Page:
We grab breakfast and all goes as normal through security and onto the flight.

I always laugh at the sheer difference between the security in Heathrow compared to Shannon, Shannon are so lazy about everything and you literally walk straight through without little hassle but in Heathrow they want to examine every inch of you and your bag, which is great that they are so thorough but the difference in the two always makes me giggle.

Either way we got home safe, landed, went to collect our dog from my parents house and hit for home where we both crashed and burned pretty hard! I know right, just one day and were done, useless we are! I felt incredibly sick and my husband caught a flu on our travels so he has been hit pretty hard too since coming back. We both still haven’t recovered properly!

Next up now is to make sure my doctors and consultants here get a copy of the report he has sent me and to start a food plan to get this diet started once and for all. I am still following the Low Fodmap diet until I have everything I need to start this new Low Histamine diet.

I am looking forward to the adventure over the next 6 months or so with this new lifestyle change, and of course I will share it with all of you as I go along!

Thank you once again to everyone who made this trip possible, John Steele and Mick Dolan for organising the Bowie Gig in February which raised €2000 each for both Zondra Meaney and myself and also to everyone who contributed through my Go Fund Me Page. I am deeply appreciative to all  of you for your help and support, thank you.

Lette (Fainting Goat!) xxx

Advertisements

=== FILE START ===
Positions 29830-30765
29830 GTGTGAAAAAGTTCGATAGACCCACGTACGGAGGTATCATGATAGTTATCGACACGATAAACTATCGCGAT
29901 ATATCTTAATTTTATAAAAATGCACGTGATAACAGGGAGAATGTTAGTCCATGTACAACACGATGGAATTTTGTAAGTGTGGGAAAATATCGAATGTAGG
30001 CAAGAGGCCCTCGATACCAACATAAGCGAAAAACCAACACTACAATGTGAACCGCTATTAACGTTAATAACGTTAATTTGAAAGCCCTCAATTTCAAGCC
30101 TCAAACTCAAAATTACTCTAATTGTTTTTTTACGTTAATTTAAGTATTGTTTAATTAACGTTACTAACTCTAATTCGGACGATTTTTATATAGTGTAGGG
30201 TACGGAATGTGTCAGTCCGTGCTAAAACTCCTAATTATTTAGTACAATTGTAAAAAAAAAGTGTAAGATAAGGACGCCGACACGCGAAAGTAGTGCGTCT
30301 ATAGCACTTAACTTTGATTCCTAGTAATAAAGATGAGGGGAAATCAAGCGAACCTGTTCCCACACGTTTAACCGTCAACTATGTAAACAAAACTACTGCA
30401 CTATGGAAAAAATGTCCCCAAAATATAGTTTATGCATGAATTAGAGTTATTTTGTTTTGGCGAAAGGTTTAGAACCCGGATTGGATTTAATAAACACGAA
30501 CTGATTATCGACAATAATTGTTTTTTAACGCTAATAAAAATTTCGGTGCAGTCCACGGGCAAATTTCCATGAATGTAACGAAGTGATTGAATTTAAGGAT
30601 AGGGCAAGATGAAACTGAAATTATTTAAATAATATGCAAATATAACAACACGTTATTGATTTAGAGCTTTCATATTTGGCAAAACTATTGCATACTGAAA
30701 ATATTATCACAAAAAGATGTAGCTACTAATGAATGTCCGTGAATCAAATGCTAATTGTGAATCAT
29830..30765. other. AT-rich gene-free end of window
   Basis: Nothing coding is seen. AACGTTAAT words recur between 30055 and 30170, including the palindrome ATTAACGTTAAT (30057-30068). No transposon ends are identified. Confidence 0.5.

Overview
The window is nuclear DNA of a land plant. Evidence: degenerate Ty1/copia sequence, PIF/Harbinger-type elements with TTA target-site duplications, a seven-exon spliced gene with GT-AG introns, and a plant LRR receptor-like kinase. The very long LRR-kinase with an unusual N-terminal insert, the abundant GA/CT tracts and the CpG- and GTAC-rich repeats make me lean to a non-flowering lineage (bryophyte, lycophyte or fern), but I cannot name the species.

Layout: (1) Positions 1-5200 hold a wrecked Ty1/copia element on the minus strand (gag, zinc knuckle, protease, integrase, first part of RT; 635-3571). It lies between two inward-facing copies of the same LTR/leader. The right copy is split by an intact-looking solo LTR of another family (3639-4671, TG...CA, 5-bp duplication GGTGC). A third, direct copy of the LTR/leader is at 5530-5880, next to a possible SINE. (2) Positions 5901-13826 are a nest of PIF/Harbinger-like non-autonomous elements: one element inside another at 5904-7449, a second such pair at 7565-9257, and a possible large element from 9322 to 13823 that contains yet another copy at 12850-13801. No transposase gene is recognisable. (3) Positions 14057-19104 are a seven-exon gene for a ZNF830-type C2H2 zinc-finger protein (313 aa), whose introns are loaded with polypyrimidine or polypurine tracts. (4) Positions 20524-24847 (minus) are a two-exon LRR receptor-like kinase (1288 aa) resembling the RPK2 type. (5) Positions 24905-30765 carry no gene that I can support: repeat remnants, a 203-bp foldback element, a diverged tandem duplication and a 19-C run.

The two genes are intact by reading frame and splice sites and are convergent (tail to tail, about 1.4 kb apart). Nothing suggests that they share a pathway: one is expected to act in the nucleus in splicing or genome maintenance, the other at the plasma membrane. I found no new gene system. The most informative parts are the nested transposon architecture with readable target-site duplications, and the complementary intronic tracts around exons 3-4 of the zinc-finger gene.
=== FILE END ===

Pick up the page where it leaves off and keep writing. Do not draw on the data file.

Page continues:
London Update Soon!

Just back from London after meeting with Prof. Qasim Aziz Neurogastroenterologist who specialises in EDS. It went super well and I am delighted with what he had to say to me but I am feeling so very ill after traveling (I know it was only one night but I’m not able!) I will get to the full update shortly.
Just wanted to let you know it’s on it’s way I just need a little rest for a few days, Ill get to it! 🙂

Cheers Folks,

Lette (Fainting Goat!)

Saturday Submissions – With Corina Duyn

My name is Corina Duyn and I am an artist and writer who lives with the chronic illness M.E. (and fibromyalgia, and a host of other issues – all resulting from M.E.

Anyway, throughout the now 18 years I have found a few ways to help me live a good life. Silence. Nature. A positive outlook and creativity.

I pretty much look at how my day is right now and not fret too much about what might happen tomorrow. Good or bad.

Initially I thought that I had become ill because of my creative life. Working too hard, so I tried my best never to be creative again. But a friend pointed out a few years in, that I was making drawings about not wanting to be creative. Case closed as the saying goes.

I embraced my creativity from that point onwards and it has given me a huge amount of knowledge and understanding of how I can deal with the challenges ME had bestowed on me. How to deal with pain, with exhaustion, with an at times non-working-brain. I learned that I could be Free on paper. I could fly by using clay. I could explore unknown worlds through writing.

birth-dance.jpg

Birth Dance, sculpture by Corina Duyn 2016

And the bonus is that it enabled me to connect with the world beyond my walls. A huge world of people who are interested in my words, in my creations. It enabled me to publish books, have exhibitions, but most of all to share the little bit of nuggets of healing I have found along the way.

Sharing my life’s experiences is the most wonderful side effect from living with chronic illness.

brave-into

page from my Into the Light book .

It is a peculiar world.

From the 1st January I am writing a daily blog. With anything and everything that plays around in my head. From life in my garden, dealing with intense pain, to creative adventures, to inspiration I take from others. A mixed bag. Just like real life.

My blog is http://corinaduyn.blogspot.ie (you can sign up for notifications) or follow me on Facebook https://www.facebook.com/CorinaDuyn/ , where I link these posts.